The level of competition;

 

   

The size, timing, cancellation or rescheduling of significant orders;

 

   

New product announcements or introductions by competitors;

 

   

Technological changes in the market for data security products including the adoption of new technologies and standards;

 

   

Changes in pricing by competitors;

 

   

Our ability to develop, introduce and market new products and product enhancements on a timely basis, if at all;

 

   

Component costs and availability;

 

   

Achievement of significant market share in particular markets followed by declines as buying cycles tend to be multiple years apart;

 

   

The variability of revenue realized from individual customers as their buying patterns often vary significantly from period to period;

 

   

Our success in expanding our sales and marketing programs;

 

   

Market acceptance of new products and product enhancements;

 

   

Changes in foreign currency exchange rates; and

 

   

General economic conditions in the countries in which we operate.

We also experience seasonality in all markets. These seasonal trends are most notable in the summer months, particularly in Europe, when many businesses defer purchase decisions.

Our stock price may be volatile for reasons other than variations in our quarterly operating results.

The market price of our common stock may fluctuate significantly in response to factors, some of which are beyond our control, including the following:

 

   

Actual or anticipated fluctuations in our quarterly or annual operating results;

 

   

Differences between actual operating results and results estimated by analysts that follow our stock and provide estimates of our results to the market;

 

   

Differences between guidance relative to financial results, if given, and actual results;

 

   

Changes in market valuations of other technology companies;

 

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Announcements by us or our competitors of significant technical innovations, contracts, acquisitions, strategic partnerships, joint ventures or capital commitments;

 

   

Additions or departures of key personnel;

 

   

Future sales of common stock;

 

   

Trading volume fluctuations; and

 

   

Reactions by investors to uncertainties in the world economy and financial markets.

A small group of persons control a substantial amount of our common stock and could delay or prevent a change of control.

Our Board of Directors, our officers and their immediate families and related entities beneficially own approximately 24%, with Mr. T. Kendall Hunt beneficially owning approximately 23%, of the outstanding shares of our common stock. As the Chairman of the Board of Directors, Chief Executive Officer and our largest stockholder, Mr. Hunt may exercise substantial control over our future direction and operations and such concentration of control may have the effect of discouraging, delaying or preventing a change in control and may also have an adverse effect on the market price of our common stock.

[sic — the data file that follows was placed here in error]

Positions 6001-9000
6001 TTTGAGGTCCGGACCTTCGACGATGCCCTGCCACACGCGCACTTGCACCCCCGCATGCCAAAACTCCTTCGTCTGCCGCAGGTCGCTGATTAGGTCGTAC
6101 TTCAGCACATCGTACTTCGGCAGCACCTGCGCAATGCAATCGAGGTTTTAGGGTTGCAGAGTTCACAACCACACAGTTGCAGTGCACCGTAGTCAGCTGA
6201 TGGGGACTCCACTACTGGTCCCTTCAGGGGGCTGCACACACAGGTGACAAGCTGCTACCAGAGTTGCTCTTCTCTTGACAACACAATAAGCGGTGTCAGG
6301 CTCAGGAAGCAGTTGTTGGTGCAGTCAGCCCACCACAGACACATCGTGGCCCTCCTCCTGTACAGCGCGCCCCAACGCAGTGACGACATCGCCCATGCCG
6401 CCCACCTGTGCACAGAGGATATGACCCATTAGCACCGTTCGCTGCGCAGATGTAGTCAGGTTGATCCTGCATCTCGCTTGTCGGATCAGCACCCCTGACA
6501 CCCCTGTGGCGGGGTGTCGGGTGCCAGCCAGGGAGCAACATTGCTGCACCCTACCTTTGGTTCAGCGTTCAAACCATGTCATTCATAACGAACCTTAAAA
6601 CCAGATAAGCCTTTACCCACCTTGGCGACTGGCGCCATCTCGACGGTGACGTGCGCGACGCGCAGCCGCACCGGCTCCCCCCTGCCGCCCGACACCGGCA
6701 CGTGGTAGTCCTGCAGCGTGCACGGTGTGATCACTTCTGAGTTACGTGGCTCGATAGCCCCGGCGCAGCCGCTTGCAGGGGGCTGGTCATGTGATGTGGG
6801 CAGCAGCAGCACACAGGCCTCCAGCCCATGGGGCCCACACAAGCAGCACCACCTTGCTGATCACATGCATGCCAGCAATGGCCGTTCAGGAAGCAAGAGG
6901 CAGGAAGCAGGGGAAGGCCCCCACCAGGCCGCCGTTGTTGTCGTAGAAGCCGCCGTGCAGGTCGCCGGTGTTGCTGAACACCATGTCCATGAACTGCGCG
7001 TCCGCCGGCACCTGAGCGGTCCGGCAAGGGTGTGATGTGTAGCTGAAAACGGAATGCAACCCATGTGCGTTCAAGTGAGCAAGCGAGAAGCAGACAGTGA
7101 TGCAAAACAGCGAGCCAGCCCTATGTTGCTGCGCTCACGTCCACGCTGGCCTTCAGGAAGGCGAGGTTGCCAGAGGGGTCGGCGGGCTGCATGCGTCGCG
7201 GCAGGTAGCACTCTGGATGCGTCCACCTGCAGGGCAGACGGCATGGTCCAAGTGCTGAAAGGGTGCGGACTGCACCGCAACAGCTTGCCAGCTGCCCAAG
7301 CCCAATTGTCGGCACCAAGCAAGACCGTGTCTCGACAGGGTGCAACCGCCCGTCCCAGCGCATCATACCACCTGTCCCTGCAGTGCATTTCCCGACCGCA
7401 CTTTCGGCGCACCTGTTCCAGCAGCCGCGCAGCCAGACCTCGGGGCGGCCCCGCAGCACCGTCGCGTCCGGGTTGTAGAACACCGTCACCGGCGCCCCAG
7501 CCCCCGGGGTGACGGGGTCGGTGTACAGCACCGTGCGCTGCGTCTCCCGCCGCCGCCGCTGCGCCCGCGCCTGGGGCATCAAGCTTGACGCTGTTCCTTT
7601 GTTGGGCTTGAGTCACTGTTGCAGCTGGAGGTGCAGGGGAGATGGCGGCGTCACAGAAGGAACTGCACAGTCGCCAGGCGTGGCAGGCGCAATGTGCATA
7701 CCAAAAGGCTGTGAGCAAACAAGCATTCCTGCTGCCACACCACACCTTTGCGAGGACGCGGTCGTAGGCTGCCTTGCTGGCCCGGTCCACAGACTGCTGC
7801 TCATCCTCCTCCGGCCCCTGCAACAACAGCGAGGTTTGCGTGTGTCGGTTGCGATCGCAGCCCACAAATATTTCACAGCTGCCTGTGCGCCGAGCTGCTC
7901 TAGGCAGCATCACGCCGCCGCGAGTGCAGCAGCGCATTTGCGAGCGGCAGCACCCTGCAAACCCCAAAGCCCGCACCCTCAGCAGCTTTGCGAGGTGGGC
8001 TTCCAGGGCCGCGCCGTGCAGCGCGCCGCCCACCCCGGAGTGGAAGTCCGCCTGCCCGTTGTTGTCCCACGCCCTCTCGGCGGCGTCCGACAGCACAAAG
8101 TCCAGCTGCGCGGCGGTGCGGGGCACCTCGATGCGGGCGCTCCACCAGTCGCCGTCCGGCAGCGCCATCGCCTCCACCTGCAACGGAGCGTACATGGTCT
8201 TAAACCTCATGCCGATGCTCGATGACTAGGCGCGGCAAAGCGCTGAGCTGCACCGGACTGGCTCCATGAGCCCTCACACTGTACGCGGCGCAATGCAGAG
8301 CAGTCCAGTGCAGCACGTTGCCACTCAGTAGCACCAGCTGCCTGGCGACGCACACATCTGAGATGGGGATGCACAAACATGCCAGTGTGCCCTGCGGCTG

Certain provisions of our charter and of Delaware law make a takeover of our company more difficult.

Our corporate charter and Delaware law contain provisions, such as a class of authorized but unissued preferred stock which may be issued by our board without stockholder approval that might enable our management to resist a takeover of our company. Delaware law also limits business combinations with interested stockholders. These provisions might discourage, delay or prevent a change in control or a change in our management. These provisions could also discourage proxy contests, and make it more difficult for stockholders to elect directors and take other corporate actions. The existence of these provisions could limit the price that investors might be willing to pay in the future for shares of our common stock.

Future issuances of blank check preferred stock may reduce voting power of common stock and may have anti-takeover effects that could prevent a change in control.

Our corporate charter authorizes the issuance of up to 500,000 shares of preferred stock with such designations, rights, powers and preferences as may be determined from time to time by our Board of Directors, including such dividend, liquidation, conversion, voting or other rights, powers and preferences as may be determined from time to time by the Board of Directors without further stockholder approval. The issuance of preferred stock could adversely affect the voting power or other rights of the holders of common stock. In addition, the authorized shares of preferred stock and common stock could be utilized, under certain circumstances, as a method of discouraging, delaying or preventing a change in control.

Risks Related to Technology and Intellectual Property

Technological changes occur rapidly in our industry and our development of new products is critical to maintain our revenue.